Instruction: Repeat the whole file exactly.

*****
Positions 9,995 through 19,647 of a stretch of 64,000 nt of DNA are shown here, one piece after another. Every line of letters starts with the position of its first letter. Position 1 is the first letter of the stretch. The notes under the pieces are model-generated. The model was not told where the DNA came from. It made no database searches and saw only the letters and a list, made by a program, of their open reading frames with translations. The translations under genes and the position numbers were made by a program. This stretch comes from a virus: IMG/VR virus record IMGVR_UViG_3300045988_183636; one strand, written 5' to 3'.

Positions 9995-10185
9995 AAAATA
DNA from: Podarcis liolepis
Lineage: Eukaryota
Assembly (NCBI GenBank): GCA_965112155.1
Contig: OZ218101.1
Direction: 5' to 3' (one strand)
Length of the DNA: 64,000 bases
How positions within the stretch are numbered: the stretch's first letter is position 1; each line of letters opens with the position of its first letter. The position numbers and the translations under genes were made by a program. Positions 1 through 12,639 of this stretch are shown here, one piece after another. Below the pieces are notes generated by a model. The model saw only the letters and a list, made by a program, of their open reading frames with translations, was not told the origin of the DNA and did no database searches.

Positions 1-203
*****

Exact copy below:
Positions 9,995 through 19,647 of a stretch of 64,000 nt of DNA are shown here, one piece after another. Every line of letters starts with the position of its first letter. Position 1 is the first letter of the stretch. The notes under the pieces are model-generated. The model was not told where the DNA came from. It made no database searches and saw only the letters and a list, made by a program, of their open reading frames with translations. The translations under genes and the position numbers were made by a program. This stretch comes from a virus: IMG/VR virus record IMGVR_UViG_3300045988_183636; one strand, written 5' to 3'.

Positions 9995-10185
9995 AAAATA
DNA from: Podarcis liolepis
Lineage: Eukaryota
Assembly (NCBI GenBank): GCA_965112155.1
Contig: OZ218101.1
Direction: 5' to 3' (one strand)
Length of the DNA: 64,000 bases
How positions within the stretch are numbered: the stretch's first letter is position 1; each line of letters opens with the position of its first letter. The position numbers and the translations under genes were made by a program. Positions 1 through 12,639 of this stretch are shown here, one piece after another. Below the pieces are notes generated by a model. The model saw only the letters and a list, made by a program, of their open reading frames with translations, was not told the origin of the DNA and did no database searches.

Positions 1-203